11 Types of Roof Vents to Exhaust Heat Effectively
Author: Omar Alonso | Editor: Omar Alonso
Review & Research: Jen Worst & Chris Miller
You might think that all the different types of roof vents are unnecessary features to add to your house, but then, you’d be wrong. Ventilation is a highly important part of any structure, which roof vents efficiently provide.
If you forego roof vents, you’re inviting a range of troubles such as increased internal temperatures, dry rot, inferior air quality indoors, damage to your roof from mold, ice dams, and moisture, and rising costs in your HVAC systems to battle some of these issues.
11 Types of Roof Vents
So really, a roof vent is a no-brainer. But what type of roof vent should you choose? From exhaust to intake vents, let us help you out with a list of the different types of roof vents you can consider for your home.
Turtle vents, half-rounds, slant-backs, dormer vents, roof louvers — you’ll find that box vents go by many names and are installed along any types of trusses.
These box-like vents (hence, the name) are a highly recommended and favored roof-vent type. Box vents work on the principle of convection, where hot air and moisture at the top are expelled through the vent, making more space for cold air in the building.
Given that they allow air to escape, box vents belong to the exhaust vents category. These vents are ideal for plans with open attics and roofs divided into various sections. They do not require a power source to function.
Due to their small size, you may have to install several strategically placed box vents on your roof, but the pro is that they’re not very noticeable. Additionally, you’ll find these roof vent types in a range of colors, so you don’t need to deal with a design nightmare—finding a shade that matches your roof shouldn’t be too much of an issue.
If you’re the type that loves adding vintage features to your house that are just as functional today as they were when they were first introduced, cupola vents may be the vents for you.
Cupola types of roof ventilation perform both intake and exhaust functions and were initially a staple across barns and sheds, where they were installed to allow sufficient light, heat, and ventilation for lighting and to keep stored crops and hay moisture-free.
Cupola vents come in a range of styles, sizes, and designs today, and can be quite expensive, which is one of the reasons why they’re quite uncommon in the United States (the other reasons being their complexity and the fact that not everyone requires light with their ventilation).
But if you’re willing to pay the price, a cupola house roof vents can greatly increase the charm, character, and curb appeal of your house while also keeping it cool and well-lit. They can add some more height to an otherwise flat mansard roof, too, which can add a little more dimensionality to the rooftop.
Among the oldest types of roof vents (they were invented in 1910 by Samuel Ewart), wind turbine vents, also commonly known as whirlybird roof turbines, feature a spherical body of aluminum blades that create a vacuum by spinning, resulting in hot air from inside the house being sucked up and expelled outside.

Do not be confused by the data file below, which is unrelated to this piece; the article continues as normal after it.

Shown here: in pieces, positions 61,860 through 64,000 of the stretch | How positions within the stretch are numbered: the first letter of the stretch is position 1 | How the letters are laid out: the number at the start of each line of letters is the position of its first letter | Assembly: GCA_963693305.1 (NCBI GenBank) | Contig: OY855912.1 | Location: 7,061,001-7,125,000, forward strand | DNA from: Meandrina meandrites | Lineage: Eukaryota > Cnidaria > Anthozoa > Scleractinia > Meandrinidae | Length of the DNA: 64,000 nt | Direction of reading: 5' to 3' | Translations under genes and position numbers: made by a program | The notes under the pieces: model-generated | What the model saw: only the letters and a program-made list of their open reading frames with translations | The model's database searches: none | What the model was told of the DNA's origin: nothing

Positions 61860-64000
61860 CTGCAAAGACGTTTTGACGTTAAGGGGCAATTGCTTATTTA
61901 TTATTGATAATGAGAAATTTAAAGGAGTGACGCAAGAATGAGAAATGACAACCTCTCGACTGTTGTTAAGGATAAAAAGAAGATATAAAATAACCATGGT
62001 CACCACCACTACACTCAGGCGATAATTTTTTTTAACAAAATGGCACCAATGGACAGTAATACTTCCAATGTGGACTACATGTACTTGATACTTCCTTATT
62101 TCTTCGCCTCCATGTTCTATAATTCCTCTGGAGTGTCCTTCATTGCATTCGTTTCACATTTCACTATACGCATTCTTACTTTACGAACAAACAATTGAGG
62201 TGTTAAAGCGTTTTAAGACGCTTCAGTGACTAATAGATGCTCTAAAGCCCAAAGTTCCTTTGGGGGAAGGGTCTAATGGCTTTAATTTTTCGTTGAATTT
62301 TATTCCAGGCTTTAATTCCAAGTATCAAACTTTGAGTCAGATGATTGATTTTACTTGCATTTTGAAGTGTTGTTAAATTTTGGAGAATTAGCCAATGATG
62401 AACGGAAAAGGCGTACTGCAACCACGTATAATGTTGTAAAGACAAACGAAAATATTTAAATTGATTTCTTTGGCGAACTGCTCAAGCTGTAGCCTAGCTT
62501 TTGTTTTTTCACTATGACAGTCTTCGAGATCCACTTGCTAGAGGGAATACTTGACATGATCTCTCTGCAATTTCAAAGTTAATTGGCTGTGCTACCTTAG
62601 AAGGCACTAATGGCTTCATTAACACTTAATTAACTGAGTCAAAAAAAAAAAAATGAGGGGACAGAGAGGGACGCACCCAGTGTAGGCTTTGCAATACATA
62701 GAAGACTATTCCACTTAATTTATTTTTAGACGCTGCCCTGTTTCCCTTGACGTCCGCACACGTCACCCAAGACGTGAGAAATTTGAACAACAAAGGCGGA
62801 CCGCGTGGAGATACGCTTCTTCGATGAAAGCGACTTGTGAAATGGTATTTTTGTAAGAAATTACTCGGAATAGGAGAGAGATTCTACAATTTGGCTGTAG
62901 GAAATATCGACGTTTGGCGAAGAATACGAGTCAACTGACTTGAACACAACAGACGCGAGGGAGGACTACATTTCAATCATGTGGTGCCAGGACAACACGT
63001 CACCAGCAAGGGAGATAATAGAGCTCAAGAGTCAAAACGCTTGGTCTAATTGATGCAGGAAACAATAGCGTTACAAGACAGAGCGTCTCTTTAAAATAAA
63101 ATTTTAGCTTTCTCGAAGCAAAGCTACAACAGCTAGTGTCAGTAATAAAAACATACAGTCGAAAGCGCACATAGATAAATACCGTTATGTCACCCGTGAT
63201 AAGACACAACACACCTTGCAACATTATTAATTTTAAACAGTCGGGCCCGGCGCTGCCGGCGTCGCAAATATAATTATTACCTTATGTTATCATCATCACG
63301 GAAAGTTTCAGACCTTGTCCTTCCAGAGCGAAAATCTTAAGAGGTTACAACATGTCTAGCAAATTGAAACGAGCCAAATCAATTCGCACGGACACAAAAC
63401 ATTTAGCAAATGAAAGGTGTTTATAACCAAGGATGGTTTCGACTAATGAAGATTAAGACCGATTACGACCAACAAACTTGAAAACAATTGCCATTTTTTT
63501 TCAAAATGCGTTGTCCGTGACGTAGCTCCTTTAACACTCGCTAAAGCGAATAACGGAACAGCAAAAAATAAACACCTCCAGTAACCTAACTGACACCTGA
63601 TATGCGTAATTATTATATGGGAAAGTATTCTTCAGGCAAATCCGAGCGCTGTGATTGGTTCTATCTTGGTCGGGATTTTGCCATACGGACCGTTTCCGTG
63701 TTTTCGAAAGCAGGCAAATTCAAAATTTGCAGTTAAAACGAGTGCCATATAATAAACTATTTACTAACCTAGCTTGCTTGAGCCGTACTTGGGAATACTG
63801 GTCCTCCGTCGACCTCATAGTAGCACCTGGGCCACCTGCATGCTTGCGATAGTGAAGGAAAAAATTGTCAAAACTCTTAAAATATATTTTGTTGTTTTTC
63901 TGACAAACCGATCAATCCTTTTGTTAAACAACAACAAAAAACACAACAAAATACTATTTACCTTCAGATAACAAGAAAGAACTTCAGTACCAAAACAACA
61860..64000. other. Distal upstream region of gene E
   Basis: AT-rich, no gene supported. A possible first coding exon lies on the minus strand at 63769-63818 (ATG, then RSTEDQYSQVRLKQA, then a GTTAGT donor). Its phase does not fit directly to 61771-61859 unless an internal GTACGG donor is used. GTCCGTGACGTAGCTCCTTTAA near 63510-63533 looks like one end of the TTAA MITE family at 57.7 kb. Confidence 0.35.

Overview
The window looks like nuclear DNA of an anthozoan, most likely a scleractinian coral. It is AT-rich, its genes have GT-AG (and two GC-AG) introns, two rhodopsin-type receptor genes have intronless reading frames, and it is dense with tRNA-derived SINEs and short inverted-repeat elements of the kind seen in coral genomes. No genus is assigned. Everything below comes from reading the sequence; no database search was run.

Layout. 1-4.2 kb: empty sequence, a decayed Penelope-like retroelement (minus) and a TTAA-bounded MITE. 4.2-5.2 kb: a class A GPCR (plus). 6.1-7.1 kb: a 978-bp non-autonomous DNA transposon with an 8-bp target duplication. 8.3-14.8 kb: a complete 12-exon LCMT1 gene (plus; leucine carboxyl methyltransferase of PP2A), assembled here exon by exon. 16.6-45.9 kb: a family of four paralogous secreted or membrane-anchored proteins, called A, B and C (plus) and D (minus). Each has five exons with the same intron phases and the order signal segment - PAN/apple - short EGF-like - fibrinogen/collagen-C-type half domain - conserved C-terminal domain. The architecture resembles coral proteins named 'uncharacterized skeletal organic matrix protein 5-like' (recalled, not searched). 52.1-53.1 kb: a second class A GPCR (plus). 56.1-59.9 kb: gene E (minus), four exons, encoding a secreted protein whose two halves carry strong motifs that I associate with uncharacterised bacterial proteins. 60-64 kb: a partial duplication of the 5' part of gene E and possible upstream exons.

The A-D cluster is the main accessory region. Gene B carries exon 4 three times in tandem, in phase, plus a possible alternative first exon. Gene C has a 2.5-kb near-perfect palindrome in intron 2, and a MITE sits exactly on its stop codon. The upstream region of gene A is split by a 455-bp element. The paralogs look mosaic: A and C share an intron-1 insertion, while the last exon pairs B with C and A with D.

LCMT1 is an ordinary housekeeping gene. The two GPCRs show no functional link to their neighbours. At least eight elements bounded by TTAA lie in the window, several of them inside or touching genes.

Therefore, these vents are a type of exhaust roof vents. Many people like whirlybirds as a roof vent option because they require almost zero maintenance, are eco-friendly, long-lasting, inexpensive, and extremely quiet while operating.
However, though these vents don’t need electricity to function, they need winds blowing at the constant speed of five miles per hour at least to efficiently spin and get the job done. So, on a windless day, you may run into a spot of trouble (though convection will still work to an extent due to the openings between the blades).
This is why many folks use turbine vents in conjunction with other types of roof ventilation, such as box vents.
Off-ridge roof ventilation types sit close to the peak of the roof. They’re quite uncommon as they are quite small and don’t sit high enough on the roof, which means that they can’t expel large volumes of hot air at once or expel the hottest air indoors. You’ll also need multiple units of an off-ridge vent for sufficient ventilation.
However, if you’ve got a small roof ridge line (such as in a house without a continuous ridge line or complex, sectioned roofs), you may find an off-ridge vent beneficial. They’re also quite unobtrusive and sleek and don’t require a power source to operate. I've seen many off-ridge vents installed in a row on a gambrel roof instead of a more obvious option like a cupola vent you've definitely seen on top of barns.
Thin and elongated, off-ridge roofing vent types are usually constructed using galvanized steel and are mounted into a cutout space in your roof. Since they expel hot air and moisture, these are exhaust vents.